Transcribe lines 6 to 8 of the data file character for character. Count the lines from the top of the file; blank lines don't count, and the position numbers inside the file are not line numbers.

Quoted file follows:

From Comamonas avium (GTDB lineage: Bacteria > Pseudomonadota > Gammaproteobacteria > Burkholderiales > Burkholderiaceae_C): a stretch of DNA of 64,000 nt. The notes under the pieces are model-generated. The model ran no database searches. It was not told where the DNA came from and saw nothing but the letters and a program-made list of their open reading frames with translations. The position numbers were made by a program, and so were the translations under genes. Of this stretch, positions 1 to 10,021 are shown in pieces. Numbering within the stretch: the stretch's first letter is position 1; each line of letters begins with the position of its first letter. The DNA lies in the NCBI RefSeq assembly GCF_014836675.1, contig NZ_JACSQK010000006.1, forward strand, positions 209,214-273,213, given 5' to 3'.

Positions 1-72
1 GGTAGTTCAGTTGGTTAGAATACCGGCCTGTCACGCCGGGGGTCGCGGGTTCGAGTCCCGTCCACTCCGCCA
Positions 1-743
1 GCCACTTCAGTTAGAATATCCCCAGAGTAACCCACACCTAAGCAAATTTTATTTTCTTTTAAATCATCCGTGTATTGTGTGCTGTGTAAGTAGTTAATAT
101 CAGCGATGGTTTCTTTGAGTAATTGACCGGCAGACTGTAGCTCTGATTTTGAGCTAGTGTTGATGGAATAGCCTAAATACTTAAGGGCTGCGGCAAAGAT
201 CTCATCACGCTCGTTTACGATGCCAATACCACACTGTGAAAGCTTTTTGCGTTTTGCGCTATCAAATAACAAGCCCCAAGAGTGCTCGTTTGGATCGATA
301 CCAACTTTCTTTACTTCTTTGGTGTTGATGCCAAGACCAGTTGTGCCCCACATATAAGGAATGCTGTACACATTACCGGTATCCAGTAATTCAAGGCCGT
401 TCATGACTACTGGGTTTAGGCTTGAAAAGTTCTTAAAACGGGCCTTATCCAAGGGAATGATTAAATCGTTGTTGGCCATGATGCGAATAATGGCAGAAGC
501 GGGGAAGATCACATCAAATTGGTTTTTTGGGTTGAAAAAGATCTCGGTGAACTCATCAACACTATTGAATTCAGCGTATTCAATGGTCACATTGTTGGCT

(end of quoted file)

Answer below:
101 CAGCGATGGTTTCTTTGAGTAATTGACCGGCAGACTGTAGCTCTGATTTTGAGCTAGTGTTGATGGAATAGCCTAAATACTTAAGGGCTGCGGCAAAGAT
201 CTCATCACGCTCGTTTACGATGCCAATACCACACTGTGAAAGCTTTTTGCGTTTTGCGCTATCAAATAACAAGCCCCAAGAGTGCTCGTTTGGATCGATA
301 CCAACTTTCTTTACTTCTTTGGTGTTGATGCCAAGACCAGTTGTGCCCCACATATAAGGAATGCTGTACACATTACCGGTATCCAGTAATTCAAGGCCGT